A few weeks ago our Media Relations Department received a great compliment from one of our contacts at a local publication, who told a client of ours: “We like Imagine Marketing because they know how to write newsworthy releases.” This person also said they just toss releases from some local firms because of the poor quality.
This compliment was so meaningful because producing newsworthy content is something we in the Media Relations Department strive for every day – sometimes even to the point of receiving teasing for my unyielding adherence to the AP Stylebook.
So why is it so important to our firm to produce newsworthy content? There are several reasons, actually, but here’s a few:
· Providing media contacts with newsworthy story ideas, which is all they’ll accept anyway, builds trust. Anyone our firm has worked with at any point in time in the past knows that we aren’t going to waste their time. We understand they receive hundreds of PR pitches every day or every week and, if we waste their time, they will no longer give us, and as a result – our clients, the time of day ever again.
· Writing press releases in AP Style and inverted pyramid format, which is the style our media friends write in, makes it easier for them to find the most pertinent information fast. They won’t recognize the newsworthiness of a press release if it’s written so poorly that they can’t quickly find the relevant information (because they won’t read it to the end to figure it out).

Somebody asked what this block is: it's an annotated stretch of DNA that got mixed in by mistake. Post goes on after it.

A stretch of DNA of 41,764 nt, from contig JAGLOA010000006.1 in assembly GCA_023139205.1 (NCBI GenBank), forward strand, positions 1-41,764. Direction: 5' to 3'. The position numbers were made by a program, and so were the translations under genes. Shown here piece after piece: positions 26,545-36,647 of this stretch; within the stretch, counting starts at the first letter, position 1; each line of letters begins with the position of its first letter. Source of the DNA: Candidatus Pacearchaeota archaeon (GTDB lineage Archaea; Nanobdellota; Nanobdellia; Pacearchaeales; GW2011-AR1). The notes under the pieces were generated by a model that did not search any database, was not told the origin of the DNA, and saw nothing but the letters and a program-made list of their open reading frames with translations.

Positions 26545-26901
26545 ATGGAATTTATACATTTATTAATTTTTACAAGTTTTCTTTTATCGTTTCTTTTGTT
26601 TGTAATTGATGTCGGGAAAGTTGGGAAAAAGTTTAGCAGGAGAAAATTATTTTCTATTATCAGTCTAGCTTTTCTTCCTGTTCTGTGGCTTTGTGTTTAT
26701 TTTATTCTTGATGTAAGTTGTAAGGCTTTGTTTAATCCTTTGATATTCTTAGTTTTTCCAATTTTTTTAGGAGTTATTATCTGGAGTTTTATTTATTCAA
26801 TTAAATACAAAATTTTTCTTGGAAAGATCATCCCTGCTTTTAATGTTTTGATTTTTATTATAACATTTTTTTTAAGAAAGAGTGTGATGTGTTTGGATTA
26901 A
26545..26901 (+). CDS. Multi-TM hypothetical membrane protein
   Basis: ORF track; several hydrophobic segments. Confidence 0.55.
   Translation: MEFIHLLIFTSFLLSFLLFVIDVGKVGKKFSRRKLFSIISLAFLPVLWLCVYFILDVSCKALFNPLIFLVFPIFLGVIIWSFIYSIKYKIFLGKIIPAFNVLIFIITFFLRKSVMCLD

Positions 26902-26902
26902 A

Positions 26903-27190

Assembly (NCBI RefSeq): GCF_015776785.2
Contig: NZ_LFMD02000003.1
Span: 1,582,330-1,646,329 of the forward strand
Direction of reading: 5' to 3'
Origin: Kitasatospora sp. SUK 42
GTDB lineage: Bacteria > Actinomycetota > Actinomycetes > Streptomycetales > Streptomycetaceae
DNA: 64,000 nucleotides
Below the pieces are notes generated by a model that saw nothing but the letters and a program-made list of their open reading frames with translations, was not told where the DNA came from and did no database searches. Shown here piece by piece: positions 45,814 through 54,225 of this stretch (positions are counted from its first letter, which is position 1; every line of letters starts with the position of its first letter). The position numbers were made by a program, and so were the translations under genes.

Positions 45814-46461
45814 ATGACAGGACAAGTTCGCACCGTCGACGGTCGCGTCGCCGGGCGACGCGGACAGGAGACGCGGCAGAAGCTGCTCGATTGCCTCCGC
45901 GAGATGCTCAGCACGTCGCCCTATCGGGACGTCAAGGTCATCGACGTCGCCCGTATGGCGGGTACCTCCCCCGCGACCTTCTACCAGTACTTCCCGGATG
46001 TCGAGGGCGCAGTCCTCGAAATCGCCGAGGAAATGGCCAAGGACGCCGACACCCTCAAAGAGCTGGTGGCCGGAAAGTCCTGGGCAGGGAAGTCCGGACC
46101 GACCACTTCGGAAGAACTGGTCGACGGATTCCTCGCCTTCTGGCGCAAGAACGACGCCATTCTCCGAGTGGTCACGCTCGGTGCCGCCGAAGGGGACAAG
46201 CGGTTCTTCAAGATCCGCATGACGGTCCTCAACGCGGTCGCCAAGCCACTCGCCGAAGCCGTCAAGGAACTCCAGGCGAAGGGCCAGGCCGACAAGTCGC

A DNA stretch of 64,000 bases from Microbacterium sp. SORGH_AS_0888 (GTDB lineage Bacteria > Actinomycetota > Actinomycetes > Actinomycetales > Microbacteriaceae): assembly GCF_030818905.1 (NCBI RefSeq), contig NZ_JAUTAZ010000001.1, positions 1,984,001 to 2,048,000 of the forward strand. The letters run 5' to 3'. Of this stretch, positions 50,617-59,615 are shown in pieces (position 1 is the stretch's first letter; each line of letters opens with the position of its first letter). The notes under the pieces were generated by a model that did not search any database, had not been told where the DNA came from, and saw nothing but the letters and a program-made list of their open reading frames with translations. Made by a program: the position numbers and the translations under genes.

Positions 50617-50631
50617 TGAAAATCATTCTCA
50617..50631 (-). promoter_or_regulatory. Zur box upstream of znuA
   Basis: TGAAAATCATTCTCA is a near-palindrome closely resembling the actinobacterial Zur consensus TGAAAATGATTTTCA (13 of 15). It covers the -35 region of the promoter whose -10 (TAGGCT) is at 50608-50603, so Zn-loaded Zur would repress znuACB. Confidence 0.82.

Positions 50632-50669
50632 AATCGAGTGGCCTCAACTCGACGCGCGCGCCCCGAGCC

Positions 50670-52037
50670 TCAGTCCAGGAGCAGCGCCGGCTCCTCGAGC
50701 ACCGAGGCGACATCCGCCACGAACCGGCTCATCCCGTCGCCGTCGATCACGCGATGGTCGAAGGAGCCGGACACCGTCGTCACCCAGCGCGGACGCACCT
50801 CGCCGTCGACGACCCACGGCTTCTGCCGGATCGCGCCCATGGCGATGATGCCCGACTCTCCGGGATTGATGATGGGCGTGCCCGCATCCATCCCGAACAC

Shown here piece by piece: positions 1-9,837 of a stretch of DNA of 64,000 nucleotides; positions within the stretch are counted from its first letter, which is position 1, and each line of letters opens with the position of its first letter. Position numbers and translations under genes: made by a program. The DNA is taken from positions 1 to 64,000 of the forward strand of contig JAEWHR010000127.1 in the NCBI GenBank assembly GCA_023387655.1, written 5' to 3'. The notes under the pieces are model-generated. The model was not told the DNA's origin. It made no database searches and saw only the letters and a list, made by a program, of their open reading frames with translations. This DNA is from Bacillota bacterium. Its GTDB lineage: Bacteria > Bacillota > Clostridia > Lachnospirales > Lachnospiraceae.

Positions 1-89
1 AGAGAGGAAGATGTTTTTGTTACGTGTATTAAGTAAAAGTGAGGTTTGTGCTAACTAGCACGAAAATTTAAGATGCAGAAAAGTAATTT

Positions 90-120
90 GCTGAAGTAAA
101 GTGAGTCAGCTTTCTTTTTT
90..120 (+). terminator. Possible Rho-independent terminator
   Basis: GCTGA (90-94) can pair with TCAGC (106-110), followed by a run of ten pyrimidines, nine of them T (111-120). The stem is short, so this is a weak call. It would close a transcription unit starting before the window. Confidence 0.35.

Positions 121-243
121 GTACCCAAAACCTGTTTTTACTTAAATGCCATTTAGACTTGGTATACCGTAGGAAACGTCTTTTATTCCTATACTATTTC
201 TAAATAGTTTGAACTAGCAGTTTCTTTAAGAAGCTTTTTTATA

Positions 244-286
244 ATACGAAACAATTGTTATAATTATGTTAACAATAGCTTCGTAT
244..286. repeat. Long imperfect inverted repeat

· Newsworthy press releases and story pitches give our company, and thus, our clients, credibility in the eyes of the media. Because they deal with tons of PR people all the time, many members of the media don’t always have a favorable view of our industry. However, newsworthy information written concisely and in their style demonstrates that we “get them” and aren’t here to waste their time.
· Newsworthy media pitches referencing hot topics show our media contacts that we know what’s going on in the world and in the community and will actually be worth working with.
· And finally, by combining all of the aforementioned reasons, pitching only newsworthy content builds good will. Although it doesn’t happen often, we do sometimes have to go back to our media contacts and, regardless of who’s to blame, take responsibility for a mistake – a mistake that publicly, our media contact will probably end up taking the blame for. In these situations, we have to draw from our “good will” bank account and, fortunately, there’s plenty of good will left to keep our relationships strong.
Really, as our founder D.J. Allen always says, “We are journalists who just happen to work in PR.”